On the other side of the coin, however, the IP PBX has multiple connections to the outside world: to local and long distance carriers, plus one or more ISPs. If one of those connections fails, more than likely you can still reach the outside world through one of the other circuits. Not so with the hosted solution: Since a broadband connection provides the link to the hosting provider, if that link fails, you are on your cell phone calling tech support—unless of course, you are willing to pay for duplicate broadband connections to multiple ISPs. So in this case, score one for the redundancy found with the IP PBX. Some providers recognize this vulnerability and replace the ISP connection with redundant T-1 lines to the hosting location, but the cost factor for these duplicate links must certainly be a consideration.

Aside from sheer reliability, the architectures differ in other, more subtle ways:

  • Initial investment: the initial cost of the IP PBX is paid for by a purchase or lease of that equipment from the manufacturer, where a hosted solution is typically charged for on a “per seat” basis. Thus, your first cost with a hosted solution is likely to be less—a key advantage for smaller businesses that require a smaller number of end stations.
  • Scalability: as your company grows, the hosting company is responsible for adding capacity to support your requirements. With an IP PBX, you may need to add to or upgrade the system as you need more lines.
  • Overall system reliability: five nines (99.999 percent up time) reliability is fairly common objective for networking equipment, but there are adjunct systems, such as data storage and commercial power backup, that are also required for total system reliability. The hosting provider is very likely to already have these other systems in place, where you may need to add them to a premises-based IP PBX.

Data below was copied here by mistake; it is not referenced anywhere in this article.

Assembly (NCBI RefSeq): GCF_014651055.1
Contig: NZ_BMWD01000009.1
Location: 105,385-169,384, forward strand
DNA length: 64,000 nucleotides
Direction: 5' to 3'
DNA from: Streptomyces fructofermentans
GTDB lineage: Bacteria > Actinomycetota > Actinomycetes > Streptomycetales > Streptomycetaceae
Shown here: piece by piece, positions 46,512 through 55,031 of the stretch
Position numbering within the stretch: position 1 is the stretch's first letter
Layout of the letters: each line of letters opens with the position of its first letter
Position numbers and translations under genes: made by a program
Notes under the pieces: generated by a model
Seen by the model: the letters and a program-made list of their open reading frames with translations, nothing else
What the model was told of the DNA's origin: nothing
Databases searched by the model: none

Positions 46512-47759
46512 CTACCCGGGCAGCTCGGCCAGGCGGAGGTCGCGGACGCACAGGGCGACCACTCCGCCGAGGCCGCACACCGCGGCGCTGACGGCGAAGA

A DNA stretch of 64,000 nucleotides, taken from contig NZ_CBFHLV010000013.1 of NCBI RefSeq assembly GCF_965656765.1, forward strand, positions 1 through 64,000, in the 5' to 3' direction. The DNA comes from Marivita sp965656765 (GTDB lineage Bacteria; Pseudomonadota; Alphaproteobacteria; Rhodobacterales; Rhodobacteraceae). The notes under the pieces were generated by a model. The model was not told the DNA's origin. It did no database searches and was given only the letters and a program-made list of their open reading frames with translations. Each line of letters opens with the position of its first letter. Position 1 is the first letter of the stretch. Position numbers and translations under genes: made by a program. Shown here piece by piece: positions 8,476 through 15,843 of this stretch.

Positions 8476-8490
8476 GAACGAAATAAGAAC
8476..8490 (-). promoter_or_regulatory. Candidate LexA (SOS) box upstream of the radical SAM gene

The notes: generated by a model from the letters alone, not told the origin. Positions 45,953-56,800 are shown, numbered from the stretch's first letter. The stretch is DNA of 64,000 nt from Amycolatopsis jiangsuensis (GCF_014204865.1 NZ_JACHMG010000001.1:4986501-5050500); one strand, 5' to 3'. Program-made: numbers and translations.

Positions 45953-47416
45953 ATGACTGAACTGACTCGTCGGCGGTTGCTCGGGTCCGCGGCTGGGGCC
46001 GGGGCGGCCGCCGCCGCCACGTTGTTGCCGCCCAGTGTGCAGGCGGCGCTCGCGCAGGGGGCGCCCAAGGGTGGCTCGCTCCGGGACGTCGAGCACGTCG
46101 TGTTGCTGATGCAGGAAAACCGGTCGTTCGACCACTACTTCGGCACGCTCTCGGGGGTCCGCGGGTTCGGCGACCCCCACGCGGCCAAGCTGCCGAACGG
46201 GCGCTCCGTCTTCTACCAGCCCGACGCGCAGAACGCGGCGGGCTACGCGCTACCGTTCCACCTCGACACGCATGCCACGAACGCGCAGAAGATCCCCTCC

• Multi-location support: if your business consists of multiple branch offices, having those locations connected by the hosting provider is a key benefit of their centralized architecture—and the same can be said for mobile or remote workers. In the IP PBX case, you would likely need individual circuits, plus the management that goes along with that type of configuration.
  • Support costs: the IP PBX requires a local staff, plus a network-knowledgeable person in each location to handle maintenance and support tasks. In the case of the hosted solution, that application service provider is likely serving many other customers, and as a result, is likely operating a 24 x 7 Network Operations Center (NOC). That NOC likely has network engineers with more experience than your staff, especially those that are tagged with supporting a branch office on a part-time basis. Thus, outsourcing your network maintenance and support (like many outsourcing endeavors) may be more cost effective.

But the architecture is only part of the story. In our next tutorial, we will examine the marketplace for these voice services, and look at some of the homework you need to do before you jump in.

Copyright Acknowledgement: © 2009 DigiNet Corporation®, All Rights Reserved

Author’s Biography
Mark A. Miller, P.E. is President of DigiNet Corporation®, a Denver-based consulting engineering firm. He is the author of many books on networking technologies, including Voice over IP Technologies, and Internet Technologies Handbook, both published by John Wiley & Sons.